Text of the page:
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Sarasota County voters must say 'No' to countywide voting

Sarasota Herald-Tribune Editorial Board 2.16.22

Occasionally there is a proposal on an election ballot that is so poorly conceived that it not only warrants being defeated by voters – it deserves to be rejected in such a forceful way that the result discourages any future attempts to raise the issue again.

That perfectly describes the proposed charter amendment on the March 8 ballot that asks Sarasota County voters to approve allowing all five county commissioners to be elected on a countywide basis – and to drop the existing “single-member” system that limits citizens to only electing a commissioner for their specific district.

Sarasota County voters should vote “No” to the proposed charter amendment – and with extreme gusto.

The proposed charter amendment, which has largely been pushed and willed onto the March 8 ballot by current members of the Sarasota County Commission, deserves an ignominious defeat because it is as misguided as it is unseemly.

How so?

• It blatantly seeks to undermines the stated will of Sarasota County voters.

In 2018, 60% of the county’s voters approved a measure calling for their commissioners to be elected through single-member districts rather than by countywide voting.

In the years since that clear verdict, there has been no groundswell movement among residents to revisit the 2018 vote – or to scrap the single-member system. In fact, whenever Sarasota County citizens have been surveyed on single-member districts, they have expressed their satisfaction with the current model.

It will make it harder for citizens to demand direct accountability from their commissioners.

The single-member district system compels commissioners to acknowledge the concerns of the residents in their specific districts – and if those commissioners fail to do so, they can be held directly accountable by voters.

If all five commissioners are elected on a countywide basis, however, it's much more likely that some residents and areas across Sarasota County will be ignored or overlooked.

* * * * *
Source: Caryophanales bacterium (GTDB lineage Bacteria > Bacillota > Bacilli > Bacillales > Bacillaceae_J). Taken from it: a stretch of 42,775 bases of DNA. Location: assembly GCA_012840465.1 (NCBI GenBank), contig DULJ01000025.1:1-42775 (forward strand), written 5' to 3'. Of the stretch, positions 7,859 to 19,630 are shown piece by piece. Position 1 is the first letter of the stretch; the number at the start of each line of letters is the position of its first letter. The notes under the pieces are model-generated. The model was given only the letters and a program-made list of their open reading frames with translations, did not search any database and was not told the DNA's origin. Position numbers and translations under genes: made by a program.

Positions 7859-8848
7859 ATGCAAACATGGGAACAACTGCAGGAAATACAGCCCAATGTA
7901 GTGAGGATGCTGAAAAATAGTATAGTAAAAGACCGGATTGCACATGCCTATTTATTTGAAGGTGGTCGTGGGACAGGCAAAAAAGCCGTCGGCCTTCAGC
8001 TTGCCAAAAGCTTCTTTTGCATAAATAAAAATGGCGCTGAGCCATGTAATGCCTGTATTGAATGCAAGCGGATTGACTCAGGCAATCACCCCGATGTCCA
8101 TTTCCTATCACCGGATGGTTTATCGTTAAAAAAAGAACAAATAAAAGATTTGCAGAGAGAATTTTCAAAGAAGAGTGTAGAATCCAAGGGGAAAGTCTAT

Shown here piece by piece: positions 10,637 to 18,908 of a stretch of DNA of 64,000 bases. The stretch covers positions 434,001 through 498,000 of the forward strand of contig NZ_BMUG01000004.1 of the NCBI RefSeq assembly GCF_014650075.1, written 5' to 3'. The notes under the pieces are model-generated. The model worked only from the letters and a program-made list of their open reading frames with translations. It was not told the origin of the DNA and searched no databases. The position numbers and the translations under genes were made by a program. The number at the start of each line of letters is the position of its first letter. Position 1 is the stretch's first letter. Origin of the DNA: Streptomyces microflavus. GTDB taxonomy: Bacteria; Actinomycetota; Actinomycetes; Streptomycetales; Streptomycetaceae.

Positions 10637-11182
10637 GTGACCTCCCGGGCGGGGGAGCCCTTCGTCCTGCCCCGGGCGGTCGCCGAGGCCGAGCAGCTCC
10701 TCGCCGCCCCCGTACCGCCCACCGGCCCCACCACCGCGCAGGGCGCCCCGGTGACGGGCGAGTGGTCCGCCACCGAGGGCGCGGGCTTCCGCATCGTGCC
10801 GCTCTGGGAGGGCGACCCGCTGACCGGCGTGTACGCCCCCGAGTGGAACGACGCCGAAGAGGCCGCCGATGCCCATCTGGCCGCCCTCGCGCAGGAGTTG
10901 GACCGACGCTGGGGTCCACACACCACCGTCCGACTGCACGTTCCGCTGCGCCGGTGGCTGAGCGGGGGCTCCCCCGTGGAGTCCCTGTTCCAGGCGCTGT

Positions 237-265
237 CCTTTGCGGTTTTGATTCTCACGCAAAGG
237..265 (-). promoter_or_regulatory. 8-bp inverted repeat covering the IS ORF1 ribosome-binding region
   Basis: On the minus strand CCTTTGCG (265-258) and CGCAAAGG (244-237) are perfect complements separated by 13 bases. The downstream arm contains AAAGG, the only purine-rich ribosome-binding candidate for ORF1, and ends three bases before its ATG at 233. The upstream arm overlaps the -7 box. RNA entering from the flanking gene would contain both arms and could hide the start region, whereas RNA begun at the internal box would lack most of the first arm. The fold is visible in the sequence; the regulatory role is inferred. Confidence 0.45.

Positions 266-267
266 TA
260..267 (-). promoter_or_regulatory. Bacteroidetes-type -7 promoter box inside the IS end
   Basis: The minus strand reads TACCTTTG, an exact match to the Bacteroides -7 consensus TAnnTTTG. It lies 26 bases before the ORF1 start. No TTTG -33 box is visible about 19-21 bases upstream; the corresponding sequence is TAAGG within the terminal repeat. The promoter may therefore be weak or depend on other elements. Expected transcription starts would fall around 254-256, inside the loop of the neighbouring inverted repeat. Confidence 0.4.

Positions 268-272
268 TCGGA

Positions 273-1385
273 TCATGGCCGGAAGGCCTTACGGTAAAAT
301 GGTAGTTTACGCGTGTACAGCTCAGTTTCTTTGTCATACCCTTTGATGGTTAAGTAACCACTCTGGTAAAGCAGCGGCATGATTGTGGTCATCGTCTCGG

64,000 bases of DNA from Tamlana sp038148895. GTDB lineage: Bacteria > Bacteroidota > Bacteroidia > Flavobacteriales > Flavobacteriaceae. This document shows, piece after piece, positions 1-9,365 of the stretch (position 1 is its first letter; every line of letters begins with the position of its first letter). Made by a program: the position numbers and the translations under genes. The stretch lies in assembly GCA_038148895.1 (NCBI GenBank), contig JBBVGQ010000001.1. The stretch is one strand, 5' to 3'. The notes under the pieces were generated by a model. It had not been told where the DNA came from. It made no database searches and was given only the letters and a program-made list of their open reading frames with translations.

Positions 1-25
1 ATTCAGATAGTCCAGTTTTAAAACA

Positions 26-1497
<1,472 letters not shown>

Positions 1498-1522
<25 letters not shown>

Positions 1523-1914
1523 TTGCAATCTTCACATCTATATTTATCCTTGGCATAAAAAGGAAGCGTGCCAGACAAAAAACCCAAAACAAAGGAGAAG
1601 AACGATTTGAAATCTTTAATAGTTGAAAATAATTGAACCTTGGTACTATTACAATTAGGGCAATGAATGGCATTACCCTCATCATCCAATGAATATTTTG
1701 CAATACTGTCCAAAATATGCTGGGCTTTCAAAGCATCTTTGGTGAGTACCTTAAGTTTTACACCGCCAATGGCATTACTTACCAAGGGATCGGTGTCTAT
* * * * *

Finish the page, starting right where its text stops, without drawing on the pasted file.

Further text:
Let's be frank here:

There is a good reason why the voter advocacy group Nonprofit VOTE calls attempts to push countywide voting “the oldest trick" in the book used by local governments that want to weaken the ability of citizens to hold elected officials to account.

• It will make it extremely difficult for credible candidates who lack extensive political funding to run competitive campaigns for the county commission.

Sarasota County is a fast-growing area that covers an imposing 725 square miles, according to the county’s official data. If the single-member district system for commissioners is dumped for countywide seats, it will be effectively impossible for promising but lightly funded candidates to conduct adequate campaigns.

These are just some of the glaring flaws in the proposed charter amendment.

Now add in several more – including leading ballot language that all but encourages voters to cast a “Yes’ vote and a mystery-shrouded political action committee that's spending big money to back the proposal – and it should be obvious how citizens should vote.

They should not merely vote “No” on the proposed charter amendment.

They should also do so in such numbers that it will reverberate as a deafening "(Insert emphatic word of choice here) NO!!!” in the ears of the cynical lot that has foisted this needless proposal on the citizens of Sarasota County.

Read Now in the e-Edition

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